At Tasplan we seek to build sustainable long-term retirement incomes for our members. As custodians of your wealth, there are many risks we need to consider including environmental, social and governance (ESG) risk.
The last decade has seen the rise of ESG as a responsible investment movement. While ESG investment was initially viewed as a means of managing risk and preserving investment returns, evidence suggests including ESG analysis within investment decisions can enhance returns.
When considering ESG, it’s typical to initially consider how a company is positioned in respect of climate change and the environment, but ESG is far broader in scope. ESG captures factors across the corporate spectrum including how a business manages its social licence and implements a robust governance framework to oversee its affairs. Progressive companies adopt ESG practices not for marketing purposes, but rather to enhance the firm’s opportunity to become responsible corporate citizens and market leaders over the long term.
ESG is a dynamic investment force with the number of ESG factors continuing to evolve in line with market developments and changing community expectations of corporate behaviour. Environmental factors consider how a company approaches environmental risk and impact within its operations. Climate change is both a prominent ESG risk and the dominant sustainability challenge requiring careful consideration by investors.
All companies need to manage their operations in light of the physical risks (financial costs from weather events) and transition risks triggered by climate change. Transition risks, for example, compel traditional utilities and fossil fuel companies to adjust to a lower carbon economy by reducing their emissions intensity towards cleaner and more sustainable energy sources in order to remain viable.
Examining social criteria focuses on the company’s relationships with employees, suppliers, customers and the communities where it operates. Companies must cultivate a robust supply chain to ensure consumers aren’t exposed to corrupt, unjust or unsafe labour practices. The recent incidence of Australian companies failing to pay staff their wage entitlements signifies weak ESG management.
Governance factors centre on company structure and management strategy such as executive remuneration policies, diversity objectives, shareholder engagement and treatment. A growing number of studies support increased female representation on boards to improve company performance. Australian companies have a poor record of board diversity, but growing concern and initiatives like the 30% Club suggest the ratio should improve from here. Many of Tasplan’s Australian equity investment managers are prominent in engaging with boards to encourage greater female participation. Over 50% of Tasplan’s board members are female signifying our belief in the value of ensuring board representation is reflective of the wider membership.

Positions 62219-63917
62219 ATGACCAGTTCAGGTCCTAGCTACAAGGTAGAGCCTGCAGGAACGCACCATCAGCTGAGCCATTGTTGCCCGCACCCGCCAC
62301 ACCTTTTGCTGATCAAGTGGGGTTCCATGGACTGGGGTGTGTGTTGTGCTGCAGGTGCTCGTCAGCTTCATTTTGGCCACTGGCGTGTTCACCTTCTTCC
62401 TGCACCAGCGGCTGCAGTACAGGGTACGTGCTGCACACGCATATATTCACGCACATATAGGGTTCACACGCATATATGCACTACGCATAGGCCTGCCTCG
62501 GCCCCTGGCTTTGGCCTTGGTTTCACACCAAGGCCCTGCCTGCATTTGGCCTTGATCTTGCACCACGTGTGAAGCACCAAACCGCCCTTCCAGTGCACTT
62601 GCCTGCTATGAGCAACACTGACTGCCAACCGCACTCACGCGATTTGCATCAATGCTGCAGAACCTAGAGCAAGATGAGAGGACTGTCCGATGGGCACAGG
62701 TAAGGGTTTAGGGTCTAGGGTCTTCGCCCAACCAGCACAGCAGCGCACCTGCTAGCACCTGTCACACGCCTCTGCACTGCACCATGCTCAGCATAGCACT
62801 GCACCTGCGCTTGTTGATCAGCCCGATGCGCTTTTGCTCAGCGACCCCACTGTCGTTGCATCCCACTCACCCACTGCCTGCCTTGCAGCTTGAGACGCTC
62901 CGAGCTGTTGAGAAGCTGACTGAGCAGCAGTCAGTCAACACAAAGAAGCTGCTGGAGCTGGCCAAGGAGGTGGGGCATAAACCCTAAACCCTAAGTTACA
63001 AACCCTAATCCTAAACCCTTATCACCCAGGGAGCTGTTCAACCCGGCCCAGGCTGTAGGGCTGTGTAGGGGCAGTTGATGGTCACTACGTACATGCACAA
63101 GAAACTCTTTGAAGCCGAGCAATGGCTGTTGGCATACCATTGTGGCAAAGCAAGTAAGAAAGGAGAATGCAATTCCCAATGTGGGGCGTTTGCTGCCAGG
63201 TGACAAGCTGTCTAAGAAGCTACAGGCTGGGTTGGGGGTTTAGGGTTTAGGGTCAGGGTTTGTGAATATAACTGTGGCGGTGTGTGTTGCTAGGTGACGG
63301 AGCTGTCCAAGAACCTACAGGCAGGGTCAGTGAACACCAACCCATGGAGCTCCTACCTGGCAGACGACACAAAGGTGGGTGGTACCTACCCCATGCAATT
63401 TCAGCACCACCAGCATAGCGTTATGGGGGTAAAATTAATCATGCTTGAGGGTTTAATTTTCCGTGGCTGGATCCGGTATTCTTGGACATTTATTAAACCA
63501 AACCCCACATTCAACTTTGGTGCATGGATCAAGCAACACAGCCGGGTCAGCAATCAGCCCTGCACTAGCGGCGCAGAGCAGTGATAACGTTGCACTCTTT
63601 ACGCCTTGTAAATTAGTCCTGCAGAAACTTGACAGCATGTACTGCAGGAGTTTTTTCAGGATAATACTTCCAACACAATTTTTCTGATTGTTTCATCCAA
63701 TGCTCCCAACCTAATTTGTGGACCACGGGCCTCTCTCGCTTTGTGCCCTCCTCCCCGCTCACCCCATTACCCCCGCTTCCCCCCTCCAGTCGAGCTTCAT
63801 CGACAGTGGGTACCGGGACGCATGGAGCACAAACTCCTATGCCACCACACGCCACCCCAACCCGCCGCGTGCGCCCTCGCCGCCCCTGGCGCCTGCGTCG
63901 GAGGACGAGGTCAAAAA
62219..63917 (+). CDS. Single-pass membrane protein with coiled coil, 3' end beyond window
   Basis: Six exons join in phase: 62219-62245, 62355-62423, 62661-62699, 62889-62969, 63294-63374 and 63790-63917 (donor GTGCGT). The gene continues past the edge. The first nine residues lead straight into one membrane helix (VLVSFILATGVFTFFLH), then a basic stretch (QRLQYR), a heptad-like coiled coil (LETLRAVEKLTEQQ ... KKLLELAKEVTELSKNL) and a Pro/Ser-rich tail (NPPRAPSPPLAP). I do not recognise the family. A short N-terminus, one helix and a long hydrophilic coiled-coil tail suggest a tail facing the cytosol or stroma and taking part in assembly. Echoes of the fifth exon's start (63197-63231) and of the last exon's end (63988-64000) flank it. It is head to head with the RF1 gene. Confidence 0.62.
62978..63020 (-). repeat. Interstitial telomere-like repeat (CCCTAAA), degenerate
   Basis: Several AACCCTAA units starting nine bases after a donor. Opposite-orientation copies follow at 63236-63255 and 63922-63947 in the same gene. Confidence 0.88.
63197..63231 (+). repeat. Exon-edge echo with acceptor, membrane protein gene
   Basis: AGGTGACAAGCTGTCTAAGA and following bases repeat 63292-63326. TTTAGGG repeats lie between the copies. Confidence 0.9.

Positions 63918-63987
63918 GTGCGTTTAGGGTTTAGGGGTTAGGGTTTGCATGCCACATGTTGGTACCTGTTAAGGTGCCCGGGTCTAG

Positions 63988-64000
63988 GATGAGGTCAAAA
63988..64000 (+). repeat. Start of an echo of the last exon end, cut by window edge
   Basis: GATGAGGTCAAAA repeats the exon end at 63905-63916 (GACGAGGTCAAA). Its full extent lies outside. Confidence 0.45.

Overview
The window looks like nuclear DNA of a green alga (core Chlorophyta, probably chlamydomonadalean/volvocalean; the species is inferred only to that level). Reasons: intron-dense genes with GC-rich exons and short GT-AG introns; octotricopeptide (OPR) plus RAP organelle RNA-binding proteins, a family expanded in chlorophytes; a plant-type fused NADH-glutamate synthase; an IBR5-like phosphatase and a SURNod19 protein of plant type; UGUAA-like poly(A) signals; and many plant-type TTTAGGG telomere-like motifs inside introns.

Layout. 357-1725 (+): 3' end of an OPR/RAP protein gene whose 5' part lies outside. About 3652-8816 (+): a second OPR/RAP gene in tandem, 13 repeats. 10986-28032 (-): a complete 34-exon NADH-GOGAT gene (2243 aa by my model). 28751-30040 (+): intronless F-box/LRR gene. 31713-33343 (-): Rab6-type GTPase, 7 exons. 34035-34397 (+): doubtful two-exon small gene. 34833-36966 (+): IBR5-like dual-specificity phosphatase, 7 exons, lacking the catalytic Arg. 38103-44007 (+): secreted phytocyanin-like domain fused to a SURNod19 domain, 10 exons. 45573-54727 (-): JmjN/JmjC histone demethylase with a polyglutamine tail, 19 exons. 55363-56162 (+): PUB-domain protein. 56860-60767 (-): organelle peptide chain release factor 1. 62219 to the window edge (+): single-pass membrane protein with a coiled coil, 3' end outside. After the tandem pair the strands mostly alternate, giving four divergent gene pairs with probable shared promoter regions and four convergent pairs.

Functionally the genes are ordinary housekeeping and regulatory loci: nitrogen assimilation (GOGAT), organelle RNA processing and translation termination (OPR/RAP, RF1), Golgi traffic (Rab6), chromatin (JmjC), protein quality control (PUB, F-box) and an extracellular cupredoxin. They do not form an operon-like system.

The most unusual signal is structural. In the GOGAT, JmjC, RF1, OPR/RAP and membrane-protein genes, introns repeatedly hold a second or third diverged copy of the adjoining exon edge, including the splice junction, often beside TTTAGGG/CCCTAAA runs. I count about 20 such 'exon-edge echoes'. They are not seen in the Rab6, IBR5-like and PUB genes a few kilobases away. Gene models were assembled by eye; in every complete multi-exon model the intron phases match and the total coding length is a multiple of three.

Taken simplistically, a company which fosters a strategic and proactive approach to ESG within its operations is likely to outperform those competitors dismissing ESG analysis. In this way ESG investment is often viewed as a method for identifying ‘quality’ companies, i.e. high return on equity businesses likely to increase market share and compound their investment performance over the long term. Studies indicate the link between positive ESG credentials and improved financial performance can take time to pay off – as much as six or seven years for the business to benefit from higher growth and lower capital costs.
Tasplan adopts a long-term view in investment horizon and, accordingly, considers ESG an attractive investment approach aligned with our investment philosophy. The majority of the investment managers selected by Tasplan to manage listed equities rank highly on ESG grounds, incorporating fundamental ESG analysis into their investments, engaging frequently with company management to improve performance and seeking to hold their investments for the long term.
Not without its challenges
ESG investment is not without its challenges. There’s no standard template for ESG analysis requiring a tailored approach. Data quality is imperfect and often requires assumptions with companies not required to disclose ESG risk. Specialist ESG research providers attempt to address this gap with independent ESG ratings on companies and securities. But, depending on the methodology applied, they may arrive at opposing views on the same company.
While ESG analysis is well advanced in listed equities, and growing across fixed interest, it remains challenging to confidently consider ESG across the full spectrum of portfolio securities. Nevertheless, these impediments continue to improve with growing investor attention and activity.
At Tasplan we’ll continue to embrace ESG as a means of addressing the sustainability challenges facing investors and delivering positive long-term performance outcomes for our members.
About the author
Steve Sweeney is Tasplan’s Manager, Responsible Investment and he is responsible for developing and implementing Tasplan’s Responsible Investment framework to ensure ESG considerations continue to reside at the forefront of investment decision making for the benefit of long-term member investment performance. Steve has 15+ years’ experience across investment research, insurance and banking both in Australia and overseas. His key attributes are investment research and analysis across the responsible investment spectrum including ESG and impact strategies.
Past performance isn’t a reliable indicator of future performance.